Understanding Open DNS
First, let’s explain what is DNS. DNS means Domain Name System – the protocol that provides the framework for web browsing. It is a system of computers located throughout the world that provides the infrastructure allowing browsing of the World Wide Web. When you enter, for instance, wikipedia.org, DNS converts that easily recognizable domain name (called an ip namespace) to a numerical address that has been assigned to that particular domain name.
The problem with how DNS is configured is that it is typically set up by the respective ISP for a customer.
DNS, as configured by default, can have a negative impact on web browsing. These problems are a result from one or a combination of two issues:
Geographic location of DNS servers: This is becoming less of a issue today, but poses a problem when end users are making DNS requests over slower speed links. Not all DNS servers are in prime locations; this is a bigger issue for customers who are in rural areas and being served by smaller, regional, ISPs.
Over-burdened DNS servers: Again, this is more likely to happen with DNS servers hosted by smaller ISPs, but I’ve seen it within Southern Florida Comcast and ATT systems. If an end user’s router or home PC is pointing to DNS servers that can’t handle their request load effectively, overall response performance suffers and web browsing slows.
Changing DNS server settings is fairly easy for any home user or a computer technician from Coast Computing can help.
DNS adjustments should be made at the router. There are benefits to making DNS changes at the router level because:
- Everyone will not have to adjust their systems; only the common router will need the adjustment.
- It will speed up (and clean up) web browsing for all users on a given connection.
- You can even offer further browsing redundancy by choosing primary and secondary DNS servers that span different providers (say, Google DNS and OpenDNS).
Some techs claim that ISP provided DNS settings work fine. Everyone’s needs from DNS and relative performance on a given pair of DNS servers will be different. Much of this stems from what was mentioned earlier regarding location, burden, and other factors. But it’s what you don’t know about alternative DNS solutions that get interesting.
While Google DNS provides a speedy alternative to what ISPs offer, OpenDNS takes this concept one step further. The company employs specialized technology that actually spans DNS requests to datacenters that are closest to your location geographically without any intervention. In addition, because they handle so many requests from different parts of the world, they have the most up-to-date single repository for where everything is on the web. This significantly reduces the need for them to “ask” other DNS servers where a website or file may be located.
Another key benefit is how OpenDNS provides malware blocking at the network level. This is accomplished by sifting out known-infected websites and files before you can get to them. This is beneficial because, by default, ISP provided DNS servers typically do not filter out the responses they provide. Even if you mistakenly type in the address of a completely known and virulent malware site, chances are your ISP will take you there.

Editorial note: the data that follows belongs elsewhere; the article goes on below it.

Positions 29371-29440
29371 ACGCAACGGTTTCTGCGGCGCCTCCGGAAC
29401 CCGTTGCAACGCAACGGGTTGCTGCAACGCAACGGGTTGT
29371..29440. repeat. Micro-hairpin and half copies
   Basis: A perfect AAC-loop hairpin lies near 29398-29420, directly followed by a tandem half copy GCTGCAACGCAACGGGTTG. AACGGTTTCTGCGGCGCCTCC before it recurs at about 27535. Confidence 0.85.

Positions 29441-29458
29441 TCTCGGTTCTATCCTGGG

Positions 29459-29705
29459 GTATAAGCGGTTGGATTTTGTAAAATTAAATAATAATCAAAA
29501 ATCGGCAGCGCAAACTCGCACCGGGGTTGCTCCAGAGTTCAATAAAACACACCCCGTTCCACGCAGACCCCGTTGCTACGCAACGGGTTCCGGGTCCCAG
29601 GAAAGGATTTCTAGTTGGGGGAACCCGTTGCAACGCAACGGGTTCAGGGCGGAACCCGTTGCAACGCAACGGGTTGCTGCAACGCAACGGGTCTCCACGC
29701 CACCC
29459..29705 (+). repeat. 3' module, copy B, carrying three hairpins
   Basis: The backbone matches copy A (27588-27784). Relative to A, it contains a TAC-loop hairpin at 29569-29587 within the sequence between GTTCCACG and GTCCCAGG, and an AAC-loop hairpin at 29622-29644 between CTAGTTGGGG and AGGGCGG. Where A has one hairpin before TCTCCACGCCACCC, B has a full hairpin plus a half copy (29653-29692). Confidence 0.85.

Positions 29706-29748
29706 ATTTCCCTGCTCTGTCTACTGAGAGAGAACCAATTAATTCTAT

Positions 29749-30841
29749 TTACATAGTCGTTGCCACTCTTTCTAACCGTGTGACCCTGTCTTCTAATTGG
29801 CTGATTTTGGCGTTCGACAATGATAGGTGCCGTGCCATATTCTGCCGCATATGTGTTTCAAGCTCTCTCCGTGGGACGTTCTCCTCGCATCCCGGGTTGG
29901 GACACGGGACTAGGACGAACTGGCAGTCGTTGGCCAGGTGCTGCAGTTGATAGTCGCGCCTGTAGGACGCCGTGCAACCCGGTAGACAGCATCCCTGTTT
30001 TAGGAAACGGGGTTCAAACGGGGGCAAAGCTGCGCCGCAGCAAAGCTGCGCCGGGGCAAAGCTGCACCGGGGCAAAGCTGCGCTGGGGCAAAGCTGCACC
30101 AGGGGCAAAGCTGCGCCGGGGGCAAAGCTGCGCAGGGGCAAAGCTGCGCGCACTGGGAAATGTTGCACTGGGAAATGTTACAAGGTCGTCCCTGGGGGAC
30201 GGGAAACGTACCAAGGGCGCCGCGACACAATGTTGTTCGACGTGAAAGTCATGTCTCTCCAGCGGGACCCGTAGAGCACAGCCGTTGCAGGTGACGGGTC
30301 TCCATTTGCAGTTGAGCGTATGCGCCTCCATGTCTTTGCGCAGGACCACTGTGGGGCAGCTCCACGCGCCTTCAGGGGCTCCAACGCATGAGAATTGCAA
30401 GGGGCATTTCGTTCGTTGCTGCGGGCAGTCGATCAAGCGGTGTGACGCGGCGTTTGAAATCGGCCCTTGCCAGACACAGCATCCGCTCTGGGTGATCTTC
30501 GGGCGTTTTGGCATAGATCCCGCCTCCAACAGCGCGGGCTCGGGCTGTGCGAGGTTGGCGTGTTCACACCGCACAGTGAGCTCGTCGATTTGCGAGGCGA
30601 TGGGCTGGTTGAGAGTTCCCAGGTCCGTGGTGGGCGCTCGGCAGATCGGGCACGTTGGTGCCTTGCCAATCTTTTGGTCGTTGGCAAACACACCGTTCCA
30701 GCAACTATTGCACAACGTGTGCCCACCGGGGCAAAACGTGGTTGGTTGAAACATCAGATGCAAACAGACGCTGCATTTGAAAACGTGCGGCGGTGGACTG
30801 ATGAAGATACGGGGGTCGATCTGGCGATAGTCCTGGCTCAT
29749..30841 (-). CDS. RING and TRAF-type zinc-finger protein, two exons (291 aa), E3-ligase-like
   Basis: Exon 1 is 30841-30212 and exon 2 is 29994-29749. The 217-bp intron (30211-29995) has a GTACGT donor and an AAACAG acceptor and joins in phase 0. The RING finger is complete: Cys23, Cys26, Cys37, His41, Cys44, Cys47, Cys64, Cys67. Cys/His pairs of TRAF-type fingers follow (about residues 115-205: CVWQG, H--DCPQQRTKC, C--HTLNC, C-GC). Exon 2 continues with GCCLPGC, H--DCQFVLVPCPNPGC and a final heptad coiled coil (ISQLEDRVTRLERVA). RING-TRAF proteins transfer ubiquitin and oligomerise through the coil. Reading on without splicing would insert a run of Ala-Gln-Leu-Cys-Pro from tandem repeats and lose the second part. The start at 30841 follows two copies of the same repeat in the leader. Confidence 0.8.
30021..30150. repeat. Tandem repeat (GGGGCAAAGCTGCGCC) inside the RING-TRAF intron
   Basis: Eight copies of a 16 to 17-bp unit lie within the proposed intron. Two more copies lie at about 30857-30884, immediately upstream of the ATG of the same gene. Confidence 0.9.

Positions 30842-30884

One of the biggest contributors to the spread of malware today is that end users can’t always recognize bad links in search results, and are visiting pages on the web where they typically should not visit. OpenDNS takes the guesswork out of this process because it maintains a centralized blacklist of bad sites that is in effect for all users of the service. For customers of mine that have bad histories with such links, OpenDNS is always a good recommendation for a defense against sites containing malware.
In addition, OpenDNS offers paid levels of service for home and business customers. Home users can benefit from the parental control functionality via custom block lists and category-powered filtering of their home internet connection.
There’s no client software to install, no signature updates to worry about, and it affects EVERY device that wants to use internet in a home – which means any young visitors won’t be able to bypass filters merely by bringing their own computers.
The business level subscription to OpenDNS provides advanced logs, web access control for workers, strict malware and botnet prevention options, and website blocking.
If you want to switch to OpenDNS on your own, here are the two DNS servers that they publish Follow their instructions page for generic guidance; consult Coast Computing for in-depth configuration:
- PRIMARY: 184.108.40.206
- SECONDARY: 220.127.116.11
I try to take a balanced approach in customers setup using a hybrid combination of OpenDNS as the primary server, and Google DNS as the secondary server. You don’t have to do this, but I feel that if for some reason OpenDNS has outages across both of their systems, at least your router can then tunnel DNS requests to a complete third party. For redundancy, this is a great approach. My preferred router configuration happens to look like this:
- PRIMARY (OpenDNS): 18.104.22.168 or 22.214.171.124
- SECONDARY (Google DNS): 126.96.36.199 or 188.8.131.52
Give the above combination a try to see if your website browsing speed is improved. You will also gain the transparent malware blocking and phishing protection that OpenDNS utilizes.